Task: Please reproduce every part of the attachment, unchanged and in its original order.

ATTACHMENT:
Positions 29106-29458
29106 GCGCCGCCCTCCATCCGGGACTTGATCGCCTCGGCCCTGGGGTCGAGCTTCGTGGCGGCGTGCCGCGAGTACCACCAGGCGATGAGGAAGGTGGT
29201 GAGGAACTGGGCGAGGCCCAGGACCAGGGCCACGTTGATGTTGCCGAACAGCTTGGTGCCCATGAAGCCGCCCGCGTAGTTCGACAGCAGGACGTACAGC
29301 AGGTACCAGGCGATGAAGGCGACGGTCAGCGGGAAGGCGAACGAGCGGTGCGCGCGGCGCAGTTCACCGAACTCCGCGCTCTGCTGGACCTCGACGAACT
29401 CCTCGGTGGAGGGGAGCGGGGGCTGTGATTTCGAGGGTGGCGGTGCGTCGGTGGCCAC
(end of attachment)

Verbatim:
Positions 29106-29458
29106 GCGCCGCCCTCCATCCGGGACTTGATCGCCTCGGCCCTGGGGTCGAGCTTCGTGGCGGCGTGCCGCGAGTACCACCAGGCGATGAGGAAGGTGGT
29201 GAGGAACTGGGCGAGGCCCAGGACCAGGGCCACGTTGATGTTGCCGAACAGCTTGGTGCCCATGAAGCCGCCCGCGTAGTTCGACAGCAGGACGTACAGC
29301 AGGTACCAGGCGATGAAGGCGACGGTCAGCGGGAAGGCGAACGAGCGGTGCGCGCGGCGCAGTTCACCGAACTCCGCGCTCTGCTGGACCTCGACGAACT
29401 CCTCGGTGGAGGGGAGCGGGGGCTGTGATTTCGAGGGTGGCGGTGCGTCGGTGGCCAC